The “sixth hour” is mentioned several times in the Bible, primarily in the New Testament. But what exactly does this term mean? In this comprehensive blog post, we will explore the meaning of the sixth hour in the Bible, examine key passages that reference it, and summarize the theological significance of this specific time reference.
Understanding Time in the Bible
To grasp the meaning of the sixth hour, we first need to understand how time was reckoned in biblical days. In ancient Jewish culture, the day was divided into 12 equal parts called “hours.” However, these hours were not fixed units like our 60-minute hours today. Since the length of daylight changes with the seasons, the length of an “hour” also varied.
The 12 daylight hours were numbered, with the first hour starting at sunrise (around 6:00 AM in modern timekeeping) and the 12th hour ending at sunset. The sixth hour was therefore around noon, when the sun was highest in the sky.
This method of dividing up daylight hours was based on sundials, which measured the sun’s movement across the sky. Sundials had markers for each of the 12 hours of daylight. As the sun’s shadow moved from one marker to the next, it signaled the beginning of the next hour.
So in summary, references to the sixth hour in the Bible correspond to what we call 12:00 noon or midday in modern timetelling. It was the middle of the daylight period.
The Sixth Hour in the Gospels
The sixth hour is specifically mentioned in the gospel accounts of Jesus Christ’s crucifixion. All four gospels state that darkness came over the whole land from the sixth hour to the ninth hour as Jesus hung on the cross (Matthew 27:45; Mark 15:33; Luke 23:44; John 19:14).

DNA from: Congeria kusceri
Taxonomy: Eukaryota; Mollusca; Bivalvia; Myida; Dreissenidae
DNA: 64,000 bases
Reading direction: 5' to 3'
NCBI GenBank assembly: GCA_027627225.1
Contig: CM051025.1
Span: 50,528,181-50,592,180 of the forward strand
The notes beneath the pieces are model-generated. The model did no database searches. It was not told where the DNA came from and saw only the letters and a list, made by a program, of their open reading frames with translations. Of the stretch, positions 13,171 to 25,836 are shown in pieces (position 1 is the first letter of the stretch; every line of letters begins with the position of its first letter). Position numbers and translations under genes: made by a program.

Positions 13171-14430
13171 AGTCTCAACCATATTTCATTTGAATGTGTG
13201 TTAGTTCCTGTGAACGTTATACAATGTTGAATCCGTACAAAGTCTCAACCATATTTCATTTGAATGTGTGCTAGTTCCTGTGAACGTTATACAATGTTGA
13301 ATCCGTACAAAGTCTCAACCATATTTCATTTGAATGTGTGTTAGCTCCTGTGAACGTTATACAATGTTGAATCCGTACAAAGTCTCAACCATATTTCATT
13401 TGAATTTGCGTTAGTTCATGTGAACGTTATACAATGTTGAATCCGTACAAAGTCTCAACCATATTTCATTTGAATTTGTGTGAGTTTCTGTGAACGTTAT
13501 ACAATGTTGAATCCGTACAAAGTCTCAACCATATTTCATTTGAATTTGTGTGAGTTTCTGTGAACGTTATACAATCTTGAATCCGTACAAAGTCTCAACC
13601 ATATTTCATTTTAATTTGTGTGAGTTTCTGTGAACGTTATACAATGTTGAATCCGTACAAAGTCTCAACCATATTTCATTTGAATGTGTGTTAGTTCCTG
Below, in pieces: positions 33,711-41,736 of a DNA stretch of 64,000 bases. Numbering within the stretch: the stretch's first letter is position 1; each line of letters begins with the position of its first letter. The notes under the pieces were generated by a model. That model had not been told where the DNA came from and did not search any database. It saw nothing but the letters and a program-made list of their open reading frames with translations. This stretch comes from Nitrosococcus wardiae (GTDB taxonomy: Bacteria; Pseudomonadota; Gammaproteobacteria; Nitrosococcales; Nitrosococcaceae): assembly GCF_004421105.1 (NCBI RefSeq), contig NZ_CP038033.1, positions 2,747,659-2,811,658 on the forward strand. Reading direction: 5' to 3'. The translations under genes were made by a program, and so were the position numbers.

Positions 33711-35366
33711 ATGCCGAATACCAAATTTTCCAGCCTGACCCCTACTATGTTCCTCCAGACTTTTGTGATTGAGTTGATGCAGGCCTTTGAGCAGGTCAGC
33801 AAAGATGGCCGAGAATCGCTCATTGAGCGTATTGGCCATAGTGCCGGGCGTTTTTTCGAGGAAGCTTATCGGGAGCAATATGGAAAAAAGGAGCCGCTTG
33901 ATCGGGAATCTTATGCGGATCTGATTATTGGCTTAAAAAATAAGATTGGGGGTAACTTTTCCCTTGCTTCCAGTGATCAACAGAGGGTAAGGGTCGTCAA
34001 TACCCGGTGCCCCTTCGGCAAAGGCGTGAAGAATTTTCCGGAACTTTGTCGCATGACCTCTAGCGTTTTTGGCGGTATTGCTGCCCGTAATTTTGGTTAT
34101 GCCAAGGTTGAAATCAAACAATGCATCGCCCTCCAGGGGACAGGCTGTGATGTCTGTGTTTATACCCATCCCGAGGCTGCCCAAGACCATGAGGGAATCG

This three-hour period of supernatural darkness was a miraculous sign highlighting the climactic spiritual battle taking place as the Son of God bore the penalty for the sins of the world. It dramatized the blackness of humanity’s evil that Christ took upon himself, plunging the world into darkness as the Light of the World hung in agony.
The gospel of Mark provides additional detail, noting that at the ninth hour, when the darkness lifted, Jesus cried out loudly and breathed his last (Mark 15:33-37). His sacrificial work was finished, and he gave up his spirit at the conclusion of the darkness, at approximately 3:00 PM.
So according to the gospel writers, the sixth hour marked the beginning of the darkness covering the crucifixion, while the ninth hour marked the close of the darkness and the death of Jesus. This three-hour window framed the most pivotal moment in human history???the atoning death of the Savior.
Other Sixth Hour Events
In addition to the crucifixion passages, the sixth hour is connected with a few other important events in the New Testament:
- Peter’s rooftop vision in Acts 10: Before going to the house of the Roman centurion Cornelius, Peter had a vision of clean and unclean animals while praying “about the sixth hour” (Acts 10:9). This vision prepared Peter to share the gospel with Gentiles.
- Pilate’s judgment of Jesus in John 19: Right before handing Jesus over to be crucified, Pilate brought him out to make a final judgment “about the sixth hour” (John 19:14). This was likely around 6:00 AM.
- The darkness at noon when Paul was converted in Acts 26: As Paul (then Saul) traveled to Damascus to persecute Christians, a bright light and the voice of Jesus stopped him in his tracks. Paul recalled, “at midday, O king, along the road I saw a light from heaven” (Acts 26:13). This supernatural light at noon mirrors the darkness at noon during Christ’s crucifixion.